These subjective centers are the key to understanding why certain options present themselves as good to a man. To snuff out the life of a fellow man, to trample on the value of human life, might at first sight seem so wicked that no one could possibly find it attractive or positively important, i.e. good. But let us think of a case wherein the deed is made to shine with the reflected light of subjectively satisfying goodness. Macbeth is my witness. (If I go to literature rather than to life, it is only because great literature is the distilled essence of life.) Thanks to the teasing prognostication of the witches and, above all, to the scolding exhortations of his wife, Macbeth develops what ancient theologians would call ‘inordinate love’ for the throne. (10) It is not simply that he would like to be king. There would be no moral fault in that. Rather, his spirit is obsessed with ambition. The crown glitters before him. Were he motivated here only by values, were his centers of pride completely silenced, he would grasp the weighty responsibility of the throne; he would accept it, if need be, but out of duty. And, of course, he would never do anything that involved trampling of other values. As it is, however, he burns with a rage to be king, to wear the ermine of royalty, to have a kingdom subject to him. His pride is fully operative here: it not only causes the throne to glitter with an attractiveness utterly foreign to values, it also makes the throne an exclusive good – an idol before which all values must be sacrificed.

The life of an innocent man, Duncan, stands in the way of Macbeth’s becoming King. Macbeth has a clear moral choice: to respect the sacredness of an innocent human life, and forego satisfying his burning ambition, or to satisfy the latter and thereby be forced to trample the value. This is in no way the choice between a real and an apparent good. Both goods are real and both present truly their aspect of attractiveness. The difference lies in this: one is the good of value, which imposes on Macbeth that he approach it with reverence, while the other is a good that pampers pride. Now when he chooses the latter he does so knowingly. Therein lies the true horror of his choice, based as it is on the great gift of freedom, which he has here abused.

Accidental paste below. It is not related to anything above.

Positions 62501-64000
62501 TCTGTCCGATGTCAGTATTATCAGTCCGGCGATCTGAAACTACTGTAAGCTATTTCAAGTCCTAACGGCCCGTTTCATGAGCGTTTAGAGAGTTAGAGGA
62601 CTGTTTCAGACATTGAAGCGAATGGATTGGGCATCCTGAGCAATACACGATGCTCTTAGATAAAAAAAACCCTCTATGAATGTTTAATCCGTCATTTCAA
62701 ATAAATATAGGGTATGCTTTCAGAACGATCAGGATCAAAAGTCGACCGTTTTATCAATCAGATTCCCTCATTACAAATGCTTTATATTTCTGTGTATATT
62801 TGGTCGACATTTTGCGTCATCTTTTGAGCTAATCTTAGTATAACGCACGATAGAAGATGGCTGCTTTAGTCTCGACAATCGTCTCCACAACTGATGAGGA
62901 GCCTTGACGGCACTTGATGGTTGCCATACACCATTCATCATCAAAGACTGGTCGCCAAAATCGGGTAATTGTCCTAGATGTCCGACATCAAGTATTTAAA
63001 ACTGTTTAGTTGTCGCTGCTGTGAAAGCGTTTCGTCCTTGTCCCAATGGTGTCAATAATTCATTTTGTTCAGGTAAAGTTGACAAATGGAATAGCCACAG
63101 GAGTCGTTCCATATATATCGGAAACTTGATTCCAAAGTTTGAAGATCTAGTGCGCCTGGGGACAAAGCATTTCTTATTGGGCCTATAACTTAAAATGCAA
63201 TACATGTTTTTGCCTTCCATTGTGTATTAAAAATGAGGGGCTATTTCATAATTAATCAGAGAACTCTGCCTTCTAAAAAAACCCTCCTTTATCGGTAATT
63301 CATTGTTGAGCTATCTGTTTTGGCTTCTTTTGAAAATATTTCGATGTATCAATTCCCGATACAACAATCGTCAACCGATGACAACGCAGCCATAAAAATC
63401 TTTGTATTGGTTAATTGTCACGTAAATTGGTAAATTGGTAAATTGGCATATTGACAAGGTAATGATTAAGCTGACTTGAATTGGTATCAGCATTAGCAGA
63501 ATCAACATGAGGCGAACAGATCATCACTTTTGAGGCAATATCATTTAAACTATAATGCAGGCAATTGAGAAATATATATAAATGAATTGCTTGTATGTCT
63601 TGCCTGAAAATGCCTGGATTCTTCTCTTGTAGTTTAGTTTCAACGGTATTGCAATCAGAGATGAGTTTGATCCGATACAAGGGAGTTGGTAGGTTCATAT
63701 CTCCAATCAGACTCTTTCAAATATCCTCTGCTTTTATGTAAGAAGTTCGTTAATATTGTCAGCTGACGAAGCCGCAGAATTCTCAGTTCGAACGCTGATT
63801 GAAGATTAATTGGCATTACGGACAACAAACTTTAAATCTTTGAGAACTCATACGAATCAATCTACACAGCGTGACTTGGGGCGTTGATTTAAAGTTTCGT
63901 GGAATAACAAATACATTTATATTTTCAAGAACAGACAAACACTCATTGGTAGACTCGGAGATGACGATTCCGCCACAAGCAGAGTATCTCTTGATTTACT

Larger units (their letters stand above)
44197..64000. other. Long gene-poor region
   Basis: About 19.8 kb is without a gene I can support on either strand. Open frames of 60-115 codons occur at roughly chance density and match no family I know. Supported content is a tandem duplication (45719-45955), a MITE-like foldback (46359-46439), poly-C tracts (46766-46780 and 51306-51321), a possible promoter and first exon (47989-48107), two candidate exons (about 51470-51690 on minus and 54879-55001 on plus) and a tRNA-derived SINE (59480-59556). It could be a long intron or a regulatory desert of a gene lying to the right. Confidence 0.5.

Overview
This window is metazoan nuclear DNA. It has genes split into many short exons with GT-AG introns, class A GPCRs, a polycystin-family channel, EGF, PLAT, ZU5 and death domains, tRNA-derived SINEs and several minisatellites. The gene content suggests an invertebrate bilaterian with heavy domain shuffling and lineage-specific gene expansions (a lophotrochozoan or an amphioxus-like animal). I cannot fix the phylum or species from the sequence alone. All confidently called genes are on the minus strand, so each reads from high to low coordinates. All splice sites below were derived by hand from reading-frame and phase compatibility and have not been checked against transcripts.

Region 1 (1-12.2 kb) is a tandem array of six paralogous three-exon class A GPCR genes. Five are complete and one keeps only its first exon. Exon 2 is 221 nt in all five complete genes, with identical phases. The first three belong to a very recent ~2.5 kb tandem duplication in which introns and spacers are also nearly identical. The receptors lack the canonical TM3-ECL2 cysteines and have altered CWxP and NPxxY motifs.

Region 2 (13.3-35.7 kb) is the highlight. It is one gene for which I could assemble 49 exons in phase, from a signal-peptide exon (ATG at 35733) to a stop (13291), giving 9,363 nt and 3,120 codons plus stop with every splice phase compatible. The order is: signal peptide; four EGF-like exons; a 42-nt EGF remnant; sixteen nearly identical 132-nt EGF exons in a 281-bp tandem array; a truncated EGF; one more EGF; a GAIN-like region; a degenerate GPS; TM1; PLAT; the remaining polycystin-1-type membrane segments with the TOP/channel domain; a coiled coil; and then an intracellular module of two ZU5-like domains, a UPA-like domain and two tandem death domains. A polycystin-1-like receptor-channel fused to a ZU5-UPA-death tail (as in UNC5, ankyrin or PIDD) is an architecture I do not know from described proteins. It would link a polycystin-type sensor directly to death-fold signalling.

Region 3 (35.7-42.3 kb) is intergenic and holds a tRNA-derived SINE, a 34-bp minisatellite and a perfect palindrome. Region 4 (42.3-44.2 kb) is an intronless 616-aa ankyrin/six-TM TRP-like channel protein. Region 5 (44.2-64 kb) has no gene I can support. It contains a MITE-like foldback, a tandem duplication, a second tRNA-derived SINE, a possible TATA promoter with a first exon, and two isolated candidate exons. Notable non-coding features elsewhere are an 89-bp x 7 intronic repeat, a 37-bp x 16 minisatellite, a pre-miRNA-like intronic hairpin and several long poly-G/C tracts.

Macbeth is an especially good case since he meditates aloud on the exact kind of goods involved. He has unmistakably grasped the real issues and he nonetheless wills to trample what ought to be so as to gain what flatters him.

. . . . . . . . . . . . . . . . . . . He’s here in double trust:
First, as I am his kinsman and his subject,
Strong both against the deed; then, as his host,
Who should against his murderer shut the door,
Not bear the knife myself. Besides, this Duncan
Hath borne his faculties so meek, hath been
So clear in his great office, that his virtues
Will plead like angels trumpet-tongu’d against
The deep damnation of his taking-off;
. . . . . . . . . . . . . . . . . . . . . . . I have no spur
To prick the sides of my intent, but only
Vaulting ambition, which o’erleaps itself
And falls on the other. (11)

These are not the words of a man duped by an apparent good and unaware of the real good. Such a man is not ignorant. He does not need moral enlightenment. It can hardly be said that he, like all of us, necessarily willed good and necessarily desired happiness, but that he erroneously thought murder would bring him happiness whereas we think that respecting our fellow man is the better and surer way to happiness. Rather, the words of Macbeth etch out the general truth which we ourselves know when pride moves us to do evil: we knowingly prefer our self-aggrandizement to respect for values. We knowingly allow values to be trampled so long as we increase.